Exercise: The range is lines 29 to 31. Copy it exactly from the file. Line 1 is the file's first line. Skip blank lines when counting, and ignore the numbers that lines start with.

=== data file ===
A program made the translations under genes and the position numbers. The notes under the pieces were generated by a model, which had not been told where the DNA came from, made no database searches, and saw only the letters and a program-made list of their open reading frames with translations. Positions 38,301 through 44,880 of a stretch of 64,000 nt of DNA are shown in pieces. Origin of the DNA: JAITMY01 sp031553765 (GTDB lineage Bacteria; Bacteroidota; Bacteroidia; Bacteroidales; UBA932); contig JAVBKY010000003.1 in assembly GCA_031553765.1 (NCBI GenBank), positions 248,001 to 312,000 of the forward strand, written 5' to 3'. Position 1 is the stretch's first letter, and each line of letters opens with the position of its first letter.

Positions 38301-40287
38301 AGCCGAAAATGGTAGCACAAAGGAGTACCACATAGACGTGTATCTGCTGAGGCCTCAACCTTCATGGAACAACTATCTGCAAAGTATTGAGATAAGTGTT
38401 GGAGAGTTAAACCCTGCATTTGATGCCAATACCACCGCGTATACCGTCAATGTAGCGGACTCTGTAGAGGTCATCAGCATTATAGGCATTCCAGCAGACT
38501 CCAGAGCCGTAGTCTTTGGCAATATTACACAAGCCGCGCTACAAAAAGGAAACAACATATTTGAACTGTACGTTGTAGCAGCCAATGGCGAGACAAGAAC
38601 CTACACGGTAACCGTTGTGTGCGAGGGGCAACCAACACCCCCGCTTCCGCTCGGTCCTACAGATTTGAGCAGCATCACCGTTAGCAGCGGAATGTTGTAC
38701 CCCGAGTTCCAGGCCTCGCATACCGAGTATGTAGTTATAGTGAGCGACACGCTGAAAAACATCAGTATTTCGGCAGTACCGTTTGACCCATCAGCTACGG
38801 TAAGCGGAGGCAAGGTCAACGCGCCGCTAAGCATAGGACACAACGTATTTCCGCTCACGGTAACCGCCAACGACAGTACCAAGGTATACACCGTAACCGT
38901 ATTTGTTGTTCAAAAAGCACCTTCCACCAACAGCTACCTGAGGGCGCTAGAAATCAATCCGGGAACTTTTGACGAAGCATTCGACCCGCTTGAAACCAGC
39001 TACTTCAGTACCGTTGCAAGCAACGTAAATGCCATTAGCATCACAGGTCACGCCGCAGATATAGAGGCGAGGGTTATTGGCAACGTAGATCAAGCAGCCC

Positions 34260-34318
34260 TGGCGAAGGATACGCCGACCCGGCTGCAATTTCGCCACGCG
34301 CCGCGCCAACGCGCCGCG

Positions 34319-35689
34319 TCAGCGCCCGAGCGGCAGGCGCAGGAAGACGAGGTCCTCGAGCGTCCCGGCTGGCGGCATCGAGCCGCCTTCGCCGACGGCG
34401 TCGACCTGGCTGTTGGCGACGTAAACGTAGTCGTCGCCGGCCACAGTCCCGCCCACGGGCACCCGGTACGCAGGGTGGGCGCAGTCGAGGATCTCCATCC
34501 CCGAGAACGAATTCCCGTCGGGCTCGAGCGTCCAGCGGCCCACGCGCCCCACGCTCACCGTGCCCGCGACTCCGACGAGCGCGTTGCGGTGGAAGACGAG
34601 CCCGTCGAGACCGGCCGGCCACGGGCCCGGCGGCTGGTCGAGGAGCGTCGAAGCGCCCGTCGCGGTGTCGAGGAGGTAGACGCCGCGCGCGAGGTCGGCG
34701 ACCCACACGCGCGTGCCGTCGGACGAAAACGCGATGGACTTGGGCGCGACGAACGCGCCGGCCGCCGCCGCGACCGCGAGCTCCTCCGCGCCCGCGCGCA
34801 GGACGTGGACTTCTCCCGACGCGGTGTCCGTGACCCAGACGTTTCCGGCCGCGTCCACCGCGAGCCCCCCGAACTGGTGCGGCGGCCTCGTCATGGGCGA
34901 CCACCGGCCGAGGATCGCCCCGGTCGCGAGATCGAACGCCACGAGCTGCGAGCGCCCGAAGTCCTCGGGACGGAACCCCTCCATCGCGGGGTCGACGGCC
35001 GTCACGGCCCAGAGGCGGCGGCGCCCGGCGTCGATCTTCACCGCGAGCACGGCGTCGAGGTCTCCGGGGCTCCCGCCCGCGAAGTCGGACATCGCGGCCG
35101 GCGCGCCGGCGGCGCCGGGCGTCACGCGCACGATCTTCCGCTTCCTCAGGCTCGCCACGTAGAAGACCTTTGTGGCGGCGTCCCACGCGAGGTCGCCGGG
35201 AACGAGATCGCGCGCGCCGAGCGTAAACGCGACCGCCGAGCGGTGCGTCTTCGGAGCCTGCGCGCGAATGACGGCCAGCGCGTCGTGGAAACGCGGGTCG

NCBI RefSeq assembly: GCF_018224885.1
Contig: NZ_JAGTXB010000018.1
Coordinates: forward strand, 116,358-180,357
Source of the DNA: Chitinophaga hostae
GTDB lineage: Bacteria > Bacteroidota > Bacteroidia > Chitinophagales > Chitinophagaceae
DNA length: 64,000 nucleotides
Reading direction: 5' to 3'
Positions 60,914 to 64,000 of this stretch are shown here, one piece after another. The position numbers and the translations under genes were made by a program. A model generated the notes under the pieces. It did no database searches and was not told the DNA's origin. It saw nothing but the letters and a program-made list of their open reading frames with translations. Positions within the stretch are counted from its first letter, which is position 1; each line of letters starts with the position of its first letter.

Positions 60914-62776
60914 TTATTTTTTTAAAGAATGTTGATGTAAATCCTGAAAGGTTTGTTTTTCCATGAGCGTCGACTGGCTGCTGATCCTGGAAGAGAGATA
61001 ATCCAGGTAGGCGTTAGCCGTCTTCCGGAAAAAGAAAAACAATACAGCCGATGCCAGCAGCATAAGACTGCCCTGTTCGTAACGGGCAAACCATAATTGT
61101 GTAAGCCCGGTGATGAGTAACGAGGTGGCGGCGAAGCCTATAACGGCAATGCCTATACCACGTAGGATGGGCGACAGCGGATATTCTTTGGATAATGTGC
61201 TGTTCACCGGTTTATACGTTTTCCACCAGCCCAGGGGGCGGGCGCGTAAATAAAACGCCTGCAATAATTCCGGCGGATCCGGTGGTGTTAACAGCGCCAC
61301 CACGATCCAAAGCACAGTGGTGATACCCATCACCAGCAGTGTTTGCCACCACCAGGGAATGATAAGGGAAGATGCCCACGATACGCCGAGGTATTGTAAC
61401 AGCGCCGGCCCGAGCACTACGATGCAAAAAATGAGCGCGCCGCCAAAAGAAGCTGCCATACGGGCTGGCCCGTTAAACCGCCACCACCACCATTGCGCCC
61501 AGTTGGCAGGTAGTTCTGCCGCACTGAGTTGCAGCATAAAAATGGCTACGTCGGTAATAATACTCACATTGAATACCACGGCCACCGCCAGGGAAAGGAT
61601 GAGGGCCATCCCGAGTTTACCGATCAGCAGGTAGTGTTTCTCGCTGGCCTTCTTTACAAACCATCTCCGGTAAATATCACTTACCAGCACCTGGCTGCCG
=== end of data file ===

GTDB lineage: Bacteria > Bacteroidota > Bacteroidia > Chitinophagales > Chitinophagaceae
DNA length: 64,000 nucleotides
Reading direction: 5' to 3'